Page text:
Worst of all, I’ve broken a cardinal rule of art, music, and career paths: actors are supposed to act, and musicians are supposed to music. That’s how it works. You don’t buy fish from a dentist, or ask a plumber for financial advice, so why listen to an actor’s music?

    The answer is – there is no answer. If you care about provenance and genealogy, then you should try elsewhere, because I have nothing in your size.

    I started piano lessons at the age of 6 with Mrs Hare. She was a nice woman, probably; but in my twisted childhood memory I have cast her as a warty thug who bullied me across the hot coals of do-re-mi. I stuck it for about three months, grinding through Elementary Piano Book One until we reached Swanee River by Stephen Foster. (Foster, as it happens, was also a trespasser. Born in Pennsylvania, he never saw the actual Suwannee River – nor did he set foot in Florida, which adopted the song as its state anthem in 1935. I’m just saying.)

    Now you could hardly call Swanee River a blues song - in one of its earliest editions, the score was sold as “An Ethiopian Melody” - but it’s a lot closer than the French lullabys and comical Polish dances that made up the rest of that hellish book.

    The day arrived, and Mrs Hare turned the page: “Swanee River”, she read, peering through the pince-nez that I have imagined for her, 45 years later. And then, with a curl of her hairy lip, she read the subtitle: “ ‘Negro Spiritual - Slightly Syncopated.’ Oh dear me no.….”. With that, she flicked the page to Le Tigre Et L’Elephant, or some other unholy nightmare, and my relationship with formal music instruction ended.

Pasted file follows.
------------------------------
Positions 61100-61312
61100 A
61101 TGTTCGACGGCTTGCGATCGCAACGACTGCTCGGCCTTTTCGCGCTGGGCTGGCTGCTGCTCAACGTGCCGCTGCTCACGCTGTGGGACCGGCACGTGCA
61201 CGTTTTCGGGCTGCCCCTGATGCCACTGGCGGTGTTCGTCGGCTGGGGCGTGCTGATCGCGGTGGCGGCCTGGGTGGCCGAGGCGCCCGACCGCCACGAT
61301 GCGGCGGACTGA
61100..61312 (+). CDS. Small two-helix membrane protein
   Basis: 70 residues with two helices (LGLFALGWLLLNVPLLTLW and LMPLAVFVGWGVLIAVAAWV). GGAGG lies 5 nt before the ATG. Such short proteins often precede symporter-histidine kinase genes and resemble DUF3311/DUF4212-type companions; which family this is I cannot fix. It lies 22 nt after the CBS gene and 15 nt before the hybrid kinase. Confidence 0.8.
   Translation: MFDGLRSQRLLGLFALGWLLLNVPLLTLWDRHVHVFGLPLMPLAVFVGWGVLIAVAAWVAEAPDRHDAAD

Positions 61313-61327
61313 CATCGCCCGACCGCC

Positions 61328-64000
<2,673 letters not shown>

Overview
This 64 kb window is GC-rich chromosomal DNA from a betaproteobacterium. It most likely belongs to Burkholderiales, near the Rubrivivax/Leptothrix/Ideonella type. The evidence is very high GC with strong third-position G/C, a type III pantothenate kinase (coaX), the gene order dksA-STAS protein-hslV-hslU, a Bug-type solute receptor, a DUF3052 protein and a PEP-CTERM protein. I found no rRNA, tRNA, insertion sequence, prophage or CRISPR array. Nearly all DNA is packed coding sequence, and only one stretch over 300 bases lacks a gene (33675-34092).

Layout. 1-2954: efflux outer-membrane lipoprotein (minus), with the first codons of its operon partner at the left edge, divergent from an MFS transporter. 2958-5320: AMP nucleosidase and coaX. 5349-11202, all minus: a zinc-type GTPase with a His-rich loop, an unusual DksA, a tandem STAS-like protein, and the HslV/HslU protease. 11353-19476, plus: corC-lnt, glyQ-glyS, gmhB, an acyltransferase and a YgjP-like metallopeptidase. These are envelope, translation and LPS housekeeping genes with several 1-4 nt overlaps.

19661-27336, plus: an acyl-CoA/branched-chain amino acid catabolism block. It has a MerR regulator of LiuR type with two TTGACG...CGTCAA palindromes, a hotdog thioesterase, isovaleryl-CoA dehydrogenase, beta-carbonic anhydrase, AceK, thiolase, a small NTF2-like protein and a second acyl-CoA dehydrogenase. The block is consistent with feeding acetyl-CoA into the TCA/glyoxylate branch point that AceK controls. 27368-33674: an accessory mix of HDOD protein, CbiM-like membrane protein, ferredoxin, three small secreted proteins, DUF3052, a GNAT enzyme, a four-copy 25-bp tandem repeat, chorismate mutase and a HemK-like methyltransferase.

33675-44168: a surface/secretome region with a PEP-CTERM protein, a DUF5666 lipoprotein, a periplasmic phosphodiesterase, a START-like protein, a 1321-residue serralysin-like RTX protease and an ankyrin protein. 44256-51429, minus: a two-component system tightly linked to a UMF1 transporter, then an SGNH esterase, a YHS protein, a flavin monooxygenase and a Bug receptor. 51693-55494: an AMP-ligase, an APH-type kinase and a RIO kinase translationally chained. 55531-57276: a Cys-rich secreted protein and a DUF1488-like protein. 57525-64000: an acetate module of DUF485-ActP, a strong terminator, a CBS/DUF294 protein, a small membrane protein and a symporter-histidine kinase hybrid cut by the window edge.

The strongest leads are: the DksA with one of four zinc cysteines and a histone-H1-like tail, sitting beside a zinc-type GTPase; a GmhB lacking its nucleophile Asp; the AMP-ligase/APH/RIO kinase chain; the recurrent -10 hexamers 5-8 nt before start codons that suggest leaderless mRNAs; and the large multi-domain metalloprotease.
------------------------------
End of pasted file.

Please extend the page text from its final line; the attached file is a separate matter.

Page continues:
And then one day a song came on the radio – I’m pretty sure it was I Can’t Quit You Baby by Willie Dixon – and my whole life changed. A wormhole opened between the minor and major third, and I stepped through into Wonderland. Since then, the blues have made me laugh, weep, dance… well, this is a family record, and I can’t tell you all the things the blues can make me do.

    At the centre of this magical new kingdom, high on a hill (which shows you how little I knew back then), stood the golden city of New Orleans. In my imagination, it just straight hummed with music, romance, joy, despair; its rhythms got into my gawky English frame and, at times, made me so happy, and sad, I just didn’t know what to do with myself. New Orleans was my Jerusalem. (The question of why a soft-handed English schoolboy should be touched by music born of slavery and oppression in another city, on another continent, in another century, is for a thousand others to answer before me: from Korner to Clapton, the Rolling Stones to the Joolsing Hollands. Let’s just say it happens.)